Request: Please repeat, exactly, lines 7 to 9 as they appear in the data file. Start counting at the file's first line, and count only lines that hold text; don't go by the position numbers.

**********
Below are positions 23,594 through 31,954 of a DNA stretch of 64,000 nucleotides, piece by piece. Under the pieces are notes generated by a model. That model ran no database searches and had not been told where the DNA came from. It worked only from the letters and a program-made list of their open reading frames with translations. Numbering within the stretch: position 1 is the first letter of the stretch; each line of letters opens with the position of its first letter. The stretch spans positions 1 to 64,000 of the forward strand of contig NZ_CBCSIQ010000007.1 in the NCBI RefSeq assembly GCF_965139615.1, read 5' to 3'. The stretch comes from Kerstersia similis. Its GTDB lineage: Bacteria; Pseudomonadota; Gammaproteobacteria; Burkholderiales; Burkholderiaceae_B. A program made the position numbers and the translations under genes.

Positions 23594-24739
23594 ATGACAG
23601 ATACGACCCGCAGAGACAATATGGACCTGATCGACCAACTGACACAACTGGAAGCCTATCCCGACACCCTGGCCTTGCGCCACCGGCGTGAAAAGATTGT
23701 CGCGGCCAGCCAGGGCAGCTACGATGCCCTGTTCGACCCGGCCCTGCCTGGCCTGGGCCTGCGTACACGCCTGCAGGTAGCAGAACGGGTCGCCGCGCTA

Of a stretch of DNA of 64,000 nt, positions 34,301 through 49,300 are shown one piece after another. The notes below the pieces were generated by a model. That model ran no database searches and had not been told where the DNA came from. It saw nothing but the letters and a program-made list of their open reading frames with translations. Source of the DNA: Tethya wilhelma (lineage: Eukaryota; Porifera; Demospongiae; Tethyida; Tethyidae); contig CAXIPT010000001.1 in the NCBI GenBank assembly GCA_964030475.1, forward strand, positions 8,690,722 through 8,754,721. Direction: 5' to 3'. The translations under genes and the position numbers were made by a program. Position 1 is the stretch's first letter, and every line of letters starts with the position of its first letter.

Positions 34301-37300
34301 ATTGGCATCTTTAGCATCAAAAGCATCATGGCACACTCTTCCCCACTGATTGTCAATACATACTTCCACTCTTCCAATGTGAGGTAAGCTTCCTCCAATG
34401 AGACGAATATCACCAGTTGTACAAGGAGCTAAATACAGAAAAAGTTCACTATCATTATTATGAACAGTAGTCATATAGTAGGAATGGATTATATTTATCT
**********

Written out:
Positions 34301-37300
34301 ATTGGCATCTTTAGCATCAAAAGCATCATGGCACACTCTTCCCCACTGATTGTCAATACATACTTCCACTCTTCCAATGTGAGGTAAGCTTCCTCCAATG
34401 AGACGAATATCACCAGTTGTACAAGGAGCTAAATACAGAAAAAGTTCACTATCATTATTATGAACAGTAGTCATATAGTAGGAATGGATTATATTTATCT